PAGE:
Beauty Safely


I’ve been doing a lot of research for my thesis the past few days.  Which I suppose I’ll share the general topic here otherwise it will not really make sense why I am talking about safety and beauty plus since it’s not for a Doctorate, if someone ‘steals’ my idea it’s not so grave for me.  My general topic is the economic sustainability of the environmentally sustainable beauty industry.  I chose this topic because it kind of sums up everything I’ve learned and grown from in the past 4-5 years.  Obviously economics is a passion, but I also went to cosmetology school in between undergrad and graduate schools.  I was privileged enough to go to an Aveda school for my beauty studies and of course that company is very very active in sustainable/environmental programs.  


Thus it’s taken a while, but I FINALLY found an advisor who is supportive and helpful instead of one who simply stares at me with a blank look every time I try to explain just what it is I am trying to do with my future.  All that being said – a component of my thesis will need to pertain to the safety of cosmetics. 

Aveda, The Body Shop, Bare Essentials, …. the list goes on these days for companies that were founded with product integrity and the health of the consumer in mind, but still so many products out there are lacking in both product integrity and social responsibility.  Product integrity meaning ‘natural’ and really natural not just described that way to make a profit.  When I say natural I think of ingredients that are naturally derived from nature (aka picked or harvested) and are still present in the finished product.  Natural means no ‘by-products’ or ‘synthetics’ not to mention parabens, which have been shown to cause forms of tumors and cancer yet are in millions of products and their packagings we purchase and use today. 


From the start, beauty products were always meant to aid – whether through medical claims or purely aesthetic measures.   In fact, the industrialization of beauty products into the modern day beauty counter we visit today has essentially helped to ensure that once homemade products are now mass produced and regulated to at least some degree to do what their label says without directly killing anyone.  However, it seems in recent years ‘homemade’ has transitioned back to meaning ‘safe.’  Safe from parabens, safe from toxic chemicals used in ‘trivial’ amounts, and safe from the capitalistic views of the corporations that make processed beauty products.  

The ‘green-movement’ in cosmetics one could argue, has always been there – before chemists and labs were involved in designing the latest fragrance or cream, nature provided most of the ‘products’ available.  From the ancient Egyptians to the modern covergirl, nature has always been involved to some degree.  However that degree has shifted and shrank to make room for things like market shares, bench marks, patents, and profits.  “Derived from nature” and other such claims mean nothing in the modern cosmetic aisle, as there is no real measure to define these claims.  Unlike the organic trend where certain (despite sometimes lacking) measures have been enforced, cosmetics have for the most part been left to morph and ‘disguise’ themselves as ‘healthy’ and ‘natural.’ I was disturbed to find in some of my research that certain beauty brands (who I should not name since I am still researching them) have had scandals with harmful ‘ingredients’ – most notably during the 60’s and 70’s and responded by changing their original formula to a similar yet still harmful product.  Even members of the FDA pointed to the changes as only substituting one bad chemical for another.   However, who heard about this?  Not my grandparents, not my aunts or uncles, not my mom or dad.  The public has been kept in the dark about the health concerns of their daily products through marketing genius.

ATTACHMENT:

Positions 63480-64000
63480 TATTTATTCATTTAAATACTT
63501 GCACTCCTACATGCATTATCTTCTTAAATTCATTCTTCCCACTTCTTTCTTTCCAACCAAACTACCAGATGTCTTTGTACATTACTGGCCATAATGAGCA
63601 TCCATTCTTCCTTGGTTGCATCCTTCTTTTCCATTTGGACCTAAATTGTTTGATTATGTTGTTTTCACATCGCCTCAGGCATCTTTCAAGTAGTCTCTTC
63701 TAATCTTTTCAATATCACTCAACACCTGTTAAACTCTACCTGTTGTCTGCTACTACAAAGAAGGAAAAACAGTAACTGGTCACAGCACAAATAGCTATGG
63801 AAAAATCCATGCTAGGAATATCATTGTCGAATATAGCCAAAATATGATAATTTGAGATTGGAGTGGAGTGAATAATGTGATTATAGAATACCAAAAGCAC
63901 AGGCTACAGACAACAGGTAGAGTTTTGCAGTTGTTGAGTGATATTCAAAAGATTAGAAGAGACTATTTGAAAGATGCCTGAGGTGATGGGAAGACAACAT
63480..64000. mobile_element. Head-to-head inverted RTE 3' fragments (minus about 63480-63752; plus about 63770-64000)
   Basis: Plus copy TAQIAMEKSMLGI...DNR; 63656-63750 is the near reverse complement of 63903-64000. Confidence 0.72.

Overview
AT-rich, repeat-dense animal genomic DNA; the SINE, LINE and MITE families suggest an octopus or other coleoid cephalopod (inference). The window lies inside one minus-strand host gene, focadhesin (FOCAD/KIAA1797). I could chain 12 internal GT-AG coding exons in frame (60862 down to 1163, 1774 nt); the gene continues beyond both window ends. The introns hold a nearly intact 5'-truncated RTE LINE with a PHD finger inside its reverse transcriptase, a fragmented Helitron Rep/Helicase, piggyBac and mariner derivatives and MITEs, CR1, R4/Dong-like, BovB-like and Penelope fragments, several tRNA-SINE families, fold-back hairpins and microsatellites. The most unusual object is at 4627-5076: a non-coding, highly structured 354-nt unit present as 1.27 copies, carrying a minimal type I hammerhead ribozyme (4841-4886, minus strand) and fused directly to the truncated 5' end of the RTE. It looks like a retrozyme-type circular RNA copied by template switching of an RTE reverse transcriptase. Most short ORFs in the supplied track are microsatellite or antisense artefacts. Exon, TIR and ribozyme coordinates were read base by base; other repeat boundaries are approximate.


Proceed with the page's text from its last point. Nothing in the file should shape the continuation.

Should it surprise anyone that conglomerates do not really care about the integrity of their product’s ingredients, where they were sourced, what they do, or what illness they cause, when they have 15 other companies to keep a fiscal eye on?  It’s disturbing to me – not that the companies do not care – because that through capitalism should be understood by this point in history.  But what really disturbs me is that more than a majority of the population has no idea why safety and beauty even go together.  I’m not saying using a product that is not ‘organic,’ ‘natural,’ or ‘sustainable’ will cause cancer or global warming, but I am arguing to figure out why profit/dividends/money and the economics of it all has such a strong hold on the health and wellbeing of us. 

The last time I checked, I didn’t okay using parabens in my toothpaste just so P&G can save money on packaging and preservation…. and I guess I’m really not okay with the sourcing of certain cosmetics ruining ecosystems and believe it or not people’s lives – not just animals (who have been classified as test subjects for most cosmetic firms anyways). 

Food for thought- obviously I cannot rant with so much bias in my thesis, but after delving into the safety of beauty I had to get this off my chest.


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